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Students on the middle school robotics team at the Eastern North Carolina School for the Deaf placed 12th out of 24 teams at a robotics competition last week.
The Texas School for the Deaf hosted the Vex IQ Robotics Competition. Vex offers a robotics platform allowing students to build their own snap robots.
Students Micah Hubbard, 14, an eighth grader; Hieu Le, 14, a seventh grader; and Sharnese Johnson, 12, a seventh grader, flew to the Lone Star State to participate in the event on Feb. 8.
“I am so proud of them being such a small school, we are not able to do as much as bigger schools. Being able to send them makes me feel proud,” said Michele Handley, director at ENCSD.
The students’ trip was fully funded by a grant from Vex.
The competition was the first of its kind for the deaf and hard of hearing.
Students had to build, program and operate robots in a platform where the challenge was to pick up balls and move them into blocks.
Prior to the competition, the ENCSD students had to build an exact version of the playing field to practice on.
Handley said this is the first year that a robotics class has been available for middle school students. The robotics component is incorporated in the students’ STEAM class, taught by science teacher Michaela Williams. High school students completed a similar robotics class last year in a science, technology, engineering, art and math class.
“It’s something new and different, and they enjoy it,” Handley said.
“At first the students were interested, and they wanted to join,” said Melissa Hargrove, an ENCSD education development assistant. “We had these three that volunteered and wanted to learn. Over the course of the year, they have really learned a lot. They learned how to build the robots themselves, how to do the things that it is supposed to do. Then when they went to Texas, they really learned a lot more there about the coding, the programming and what is the best strategy for the robotics design.”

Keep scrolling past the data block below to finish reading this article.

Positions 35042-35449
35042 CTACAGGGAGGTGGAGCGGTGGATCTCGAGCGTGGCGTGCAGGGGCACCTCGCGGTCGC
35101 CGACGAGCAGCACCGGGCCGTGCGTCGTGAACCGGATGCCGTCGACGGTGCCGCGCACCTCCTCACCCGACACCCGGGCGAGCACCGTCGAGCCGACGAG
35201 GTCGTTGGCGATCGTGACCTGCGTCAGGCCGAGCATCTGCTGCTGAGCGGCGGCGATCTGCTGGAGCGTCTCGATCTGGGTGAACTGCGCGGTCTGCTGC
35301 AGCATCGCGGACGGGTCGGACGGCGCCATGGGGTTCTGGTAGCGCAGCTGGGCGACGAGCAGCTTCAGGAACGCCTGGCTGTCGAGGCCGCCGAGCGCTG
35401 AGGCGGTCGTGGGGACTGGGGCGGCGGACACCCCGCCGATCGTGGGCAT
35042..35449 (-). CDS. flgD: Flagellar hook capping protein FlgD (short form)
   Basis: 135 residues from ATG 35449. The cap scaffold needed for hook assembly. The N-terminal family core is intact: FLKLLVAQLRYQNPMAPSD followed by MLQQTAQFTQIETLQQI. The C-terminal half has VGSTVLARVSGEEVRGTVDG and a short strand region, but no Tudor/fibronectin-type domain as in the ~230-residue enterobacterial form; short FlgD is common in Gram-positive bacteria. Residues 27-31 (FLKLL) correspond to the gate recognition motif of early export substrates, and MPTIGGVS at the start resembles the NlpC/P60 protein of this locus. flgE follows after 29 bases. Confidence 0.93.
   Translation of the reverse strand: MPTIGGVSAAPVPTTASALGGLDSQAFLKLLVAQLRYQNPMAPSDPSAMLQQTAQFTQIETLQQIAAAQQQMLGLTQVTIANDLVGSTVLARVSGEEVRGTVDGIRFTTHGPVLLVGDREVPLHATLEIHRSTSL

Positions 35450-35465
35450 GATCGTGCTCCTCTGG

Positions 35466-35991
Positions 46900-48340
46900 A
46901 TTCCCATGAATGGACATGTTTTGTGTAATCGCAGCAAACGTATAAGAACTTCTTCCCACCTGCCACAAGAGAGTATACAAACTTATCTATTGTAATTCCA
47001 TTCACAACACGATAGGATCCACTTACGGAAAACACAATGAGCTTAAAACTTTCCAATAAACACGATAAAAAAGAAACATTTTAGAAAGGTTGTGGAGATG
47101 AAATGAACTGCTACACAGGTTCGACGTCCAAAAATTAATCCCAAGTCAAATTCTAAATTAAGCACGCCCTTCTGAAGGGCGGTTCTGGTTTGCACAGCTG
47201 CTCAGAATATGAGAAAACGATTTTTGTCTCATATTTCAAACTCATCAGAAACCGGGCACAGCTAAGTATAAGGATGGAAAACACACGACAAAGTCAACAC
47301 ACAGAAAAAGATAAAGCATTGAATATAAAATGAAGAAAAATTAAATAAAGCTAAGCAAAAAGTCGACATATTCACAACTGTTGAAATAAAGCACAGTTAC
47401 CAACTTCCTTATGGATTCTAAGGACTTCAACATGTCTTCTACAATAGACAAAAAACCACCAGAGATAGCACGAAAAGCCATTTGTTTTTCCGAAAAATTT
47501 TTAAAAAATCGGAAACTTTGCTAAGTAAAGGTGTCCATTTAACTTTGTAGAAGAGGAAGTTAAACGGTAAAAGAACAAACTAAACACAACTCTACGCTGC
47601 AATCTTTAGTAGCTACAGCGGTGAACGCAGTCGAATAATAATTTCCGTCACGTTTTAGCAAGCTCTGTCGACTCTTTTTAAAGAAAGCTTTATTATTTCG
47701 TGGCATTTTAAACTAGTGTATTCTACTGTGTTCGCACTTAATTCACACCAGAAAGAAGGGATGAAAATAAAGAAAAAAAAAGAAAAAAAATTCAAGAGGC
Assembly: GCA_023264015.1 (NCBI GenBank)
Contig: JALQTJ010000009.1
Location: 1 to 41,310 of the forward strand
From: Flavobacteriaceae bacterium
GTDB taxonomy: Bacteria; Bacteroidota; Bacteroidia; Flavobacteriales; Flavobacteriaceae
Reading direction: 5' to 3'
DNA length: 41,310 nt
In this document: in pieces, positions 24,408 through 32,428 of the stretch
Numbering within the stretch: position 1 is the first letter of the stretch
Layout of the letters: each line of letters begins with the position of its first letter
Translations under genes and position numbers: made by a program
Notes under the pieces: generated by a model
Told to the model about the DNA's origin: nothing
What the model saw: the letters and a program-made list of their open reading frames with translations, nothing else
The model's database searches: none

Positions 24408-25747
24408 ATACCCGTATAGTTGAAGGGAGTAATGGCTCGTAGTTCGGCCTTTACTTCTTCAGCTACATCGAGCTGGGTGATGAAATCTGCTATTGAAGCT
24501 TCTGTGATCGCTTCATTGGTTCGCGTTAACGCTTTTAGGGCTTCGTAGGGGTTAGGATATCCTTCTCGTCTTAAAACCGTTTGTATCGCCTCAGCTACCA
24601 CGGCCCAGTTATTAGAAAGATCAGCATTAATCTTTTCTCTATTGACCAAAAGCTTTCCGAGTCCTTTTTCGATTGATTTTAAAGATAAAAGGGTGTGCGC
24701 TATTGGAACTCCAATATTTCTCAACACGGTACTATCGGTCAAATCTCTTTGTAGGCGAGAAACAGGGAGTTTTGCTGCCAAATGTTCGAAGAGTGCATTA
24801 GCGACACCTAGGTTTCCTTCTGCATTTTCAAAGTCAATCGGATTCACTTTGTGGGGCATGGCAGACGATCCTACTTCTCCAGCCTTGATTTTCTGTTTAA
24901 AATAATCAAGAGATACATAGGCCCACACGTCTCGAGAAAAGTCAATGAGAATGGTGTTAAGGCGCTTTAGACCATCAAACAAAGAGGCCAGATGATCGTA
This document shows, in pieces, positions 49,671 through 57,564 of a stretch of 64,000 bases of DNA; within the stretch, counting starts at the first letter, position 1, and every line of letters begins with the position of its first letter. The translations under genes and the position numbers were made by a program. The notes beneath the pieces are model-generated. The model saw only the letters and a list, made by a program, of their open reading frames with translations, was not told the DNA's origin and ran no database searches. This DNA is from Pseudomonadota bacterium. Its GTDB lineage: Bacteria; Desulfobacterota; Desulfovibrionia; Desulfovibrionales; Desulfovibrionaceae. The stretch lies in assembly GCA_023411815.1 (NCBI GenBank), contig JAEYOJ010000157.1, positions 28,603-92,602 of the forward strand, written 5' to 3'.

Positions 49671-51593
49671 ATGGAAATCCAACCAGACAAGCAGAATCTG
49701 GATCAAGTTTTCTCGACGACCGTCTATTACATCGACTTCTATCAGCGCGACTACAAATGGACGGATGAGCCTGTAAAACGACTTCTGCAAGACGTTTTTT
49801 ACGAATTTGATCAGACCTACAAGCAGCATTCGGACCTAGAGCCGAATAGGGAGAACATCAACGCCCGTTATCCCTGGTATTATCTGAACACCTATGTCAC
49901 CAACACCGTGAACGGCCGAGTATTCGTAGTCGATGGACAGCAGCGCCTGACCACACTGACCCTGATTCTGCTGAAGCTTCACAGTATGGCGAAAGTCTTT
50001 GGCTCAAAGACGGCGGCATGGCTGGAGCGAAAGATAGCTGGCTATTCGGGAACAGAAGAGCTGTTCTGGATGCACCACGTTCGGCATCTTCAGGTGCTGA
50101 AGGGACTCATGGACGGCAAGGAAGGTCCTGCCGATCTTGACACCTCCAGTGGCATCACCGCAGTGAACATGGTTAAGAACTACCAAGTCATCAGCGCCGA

Two students, Sharnese and Micah, had never been on a plane before, making the trip interesting.
“It was good. I was not scared, but it was fun,” Sharnese said, through sign language and an interpreter. “I was normal.”
Sharnese said she learned a lot playing with the other teams at the competition.
“We had programming difficulties,” Sharnese said.
“I stressed a little bit,” Micah said.
Hargrove said the competition included a series of one-minute rounds. There were two drivers with 30 seconds for each driver. Hieu and Micah were the drivers.
Faith Tabron, another ENCSD educational development assistant who went, said it was tough for the teachers to stand there and not help or interfere with the students.
“I had to watch from afar. I couldn’t come close,” Tabron said.
“It was hard watching them, but it was a lot of fun,” Sharnese said.
Competitions were in skills, in which the team made 11th out of 24 teams, then qualifications. The team was 18th of 24, and for the finals, the group was 12th of 24.
Hieu said the hardest part was when the electronics wouldn’t work.
Hieu said he wants to be an engineer when he grows up.
“I’m good at it. I know how to do engineering stuff. I want to build robots. It is just interesting,” Hieu said.